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BU Material Robotics Lab founder discusses research on making surgery less invasive

Boston University’s College of Engineering. ENG professor Sheila Russo founded the Material Robotics Laboratory at Boston University, which is working to enhance the capabilities of medical technology through the use of the lab’s robotic systems. COURTESY OF WIKIMEDIA COMMONS

The first surgery performed with the assistance of robotic technology occurred in 1985. This surgery initiated an ongoing process in which researchers have since been developing new ways to improve robot-assisted medical treatment.

Sheila Russo, the founder of the Material Robotics Laboratory at Boston University, discussed the lab’s work to enhance the capabilities of medical technology through the use of robotic systems in a talk Feb. 8.

Russo, an assistant professor in BU’s Department of Mechanical Engineering, said the lab works with creating technology to make surgery less invasive through smaller, smarter and softer robots.

Russo founded the Materials Robotic Laboratory about a year ago with the primary goal of advancing medical technologies while also making them more accessible, she said in an interview.

“I have always wanted to build something that would make procedures easier to perform and more cost-effective,” Russo said.

Russo explained in the lecture that many medical instruments such as an endoscope, which is a tubular instrument that can show the internal organs of a patient’s body, can cost upward of $30,000. To make technologies more accessible to people, she said, they must be developed to be more cost-effective.

Another challenge is developing new instruments that are easy to learn to use, as surgeons go through years of extensive training in their fields and may not be eager to re-learn new methods of performing surgery, Russo explained in her lecture.

One of the projects in the Material Robotics Lab focuses on removing small tumors in the intestinal tract, according to Russo. She said when patients are first diagnosed with cancer, tumors may be so small they are difficult to operate on, so the patient will have to wait for it to grow enough to remove.

The Material Robotics Lab is currently working on developing a robotic platform to improve the ease of this process. Usually, the tumor area will have an injection inserted in order to raise the surface to allow it to be cut, Russo explained, but current research in the lab focuses on an expansion to the endoscope that will instead pull the tissue using vacuum suction.

This process minimizes the invasiveness of the surgery by getting rid of injections, thereby reducing the stress this process will put on the human body, Russo said.

Kirk Lewis, a doctorate student studying computational materials science in the College of Engineering, was the student host for the talk. He said he was enthusiastic about the innovative techniques that soft robotics offer.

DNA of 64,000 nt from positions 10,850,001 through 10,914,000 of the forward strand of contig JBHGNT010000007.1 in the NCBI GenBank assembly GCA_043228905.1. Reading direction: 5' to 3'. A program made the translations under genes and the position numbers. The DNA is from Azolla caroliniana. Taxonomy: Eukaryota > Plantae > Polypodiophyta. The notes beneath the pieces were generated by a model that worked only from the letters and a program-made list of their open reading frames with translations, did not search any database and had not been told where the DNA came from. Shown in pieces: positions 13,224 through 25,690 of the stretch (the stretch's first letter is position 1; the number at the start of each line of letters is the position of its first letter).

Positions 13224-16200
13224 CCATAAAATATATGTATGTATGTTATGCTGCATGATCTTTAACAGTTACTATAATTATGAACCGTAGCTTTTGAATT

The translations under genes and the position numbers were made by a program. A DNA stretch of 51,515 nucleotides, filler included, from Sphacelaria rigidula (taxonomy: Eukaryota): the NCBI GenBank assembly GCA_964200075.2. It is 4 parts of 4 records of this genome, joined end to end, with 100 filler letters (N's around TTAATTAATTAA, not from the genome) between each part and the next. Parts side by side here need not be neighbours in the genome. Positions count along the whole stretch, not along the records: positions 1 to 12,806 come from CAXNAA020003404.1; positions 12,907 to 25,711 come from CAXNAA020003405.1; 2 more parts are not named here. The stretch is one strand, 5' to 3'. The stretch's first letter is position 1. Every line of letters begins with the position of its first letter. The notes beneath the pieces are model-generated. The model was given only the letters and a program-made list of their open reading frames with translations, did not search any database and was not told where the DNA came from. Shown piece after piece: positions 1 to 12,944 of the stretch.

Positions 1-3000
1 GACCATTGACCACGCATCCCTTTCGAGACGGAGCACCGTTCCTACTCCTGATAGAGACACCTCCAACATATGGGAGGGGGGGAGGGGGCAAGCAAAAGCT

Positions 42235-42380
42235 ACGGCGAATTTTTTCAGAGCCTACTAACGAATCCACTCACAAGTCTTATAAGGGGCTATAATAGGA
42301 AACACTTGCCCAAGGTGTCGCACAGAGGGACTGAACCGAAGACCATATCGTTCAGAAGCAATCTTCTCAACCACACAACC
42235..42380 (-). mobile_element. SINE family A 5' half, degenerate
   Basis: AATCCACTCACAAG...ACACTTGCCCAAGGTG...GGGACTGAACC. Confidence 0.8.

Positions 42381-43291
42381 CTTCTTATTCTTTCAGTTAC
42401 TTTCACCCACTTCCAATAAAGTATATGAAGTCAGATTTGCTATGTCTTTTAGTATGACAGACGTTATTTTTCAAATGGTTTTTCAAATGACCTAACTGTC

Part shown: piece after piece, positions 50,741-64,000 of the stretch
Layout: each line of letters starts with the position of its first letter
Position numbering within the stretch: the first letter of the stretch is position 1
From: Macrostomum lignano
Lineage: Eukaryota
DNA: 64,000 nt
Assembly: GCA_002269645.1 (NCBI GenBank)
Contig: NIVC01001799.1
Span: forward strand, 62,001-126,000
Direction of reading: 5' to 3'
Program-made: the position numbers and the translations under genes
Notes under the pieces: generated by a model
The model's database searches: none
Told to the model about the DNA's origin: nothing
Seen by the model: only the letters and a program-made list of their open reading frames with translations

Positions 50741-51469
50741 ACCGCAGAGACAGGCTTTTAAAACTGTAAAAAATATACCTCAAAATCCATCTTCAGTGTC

“It was fascinating to see how soft robots have the ability to totally transform surgical procedures,” he said. “At the seminar, I got a good feel for how the requirements of soft robots might, in turn, drive the specifications of the materials used in their construction.”

The Material Robotics Lab is also researching the sensory output of instruments, such as the endoscope, Russo said. Current technology in minimally invasive surgery may consist of a surgeon operating a robot with a joystick.

However, endoscopes are not very flexible, and when turning corners in the body, they may bump tissue and cause bleeding, so the Material Robotics Lab is creating robots that can relay sensory information back to the surgeon as if it were hands-on, Russo said.

Russo’s lab is investigating how to develop robots out of soft materials. According to Russo, the inspiration for these robots is drawn from origami. The devices can be made of soft tissue, which can then be folded to interact with the human body in a gentler way in order to gather information and send it back to the surgeons.

The 10-millimeter actuators can also be developed to enter smaller and harder-to-reach places, such the bronchioles in the lungs, Russo explained.

Stephanie Woodman, a junior studying mechanical engineering in the College of Engineering, attended Friday’s talk and said it was refreshing to see research being applied like this.

“I came in not knowing much about soft robotics, and it was cool to see the kinds of things they’re trying out,” Woodman said. “A lot of times people in research don’t see reasonable applications.”

Kirk said he left the seminar feeling inspired about the work Russo and the Material Robotics Lab was doing.

“The origami-inspired robot designs of professor Russo and the new materials used in their construction,” he said, “are a fascinating and hugely beneficial research area.”

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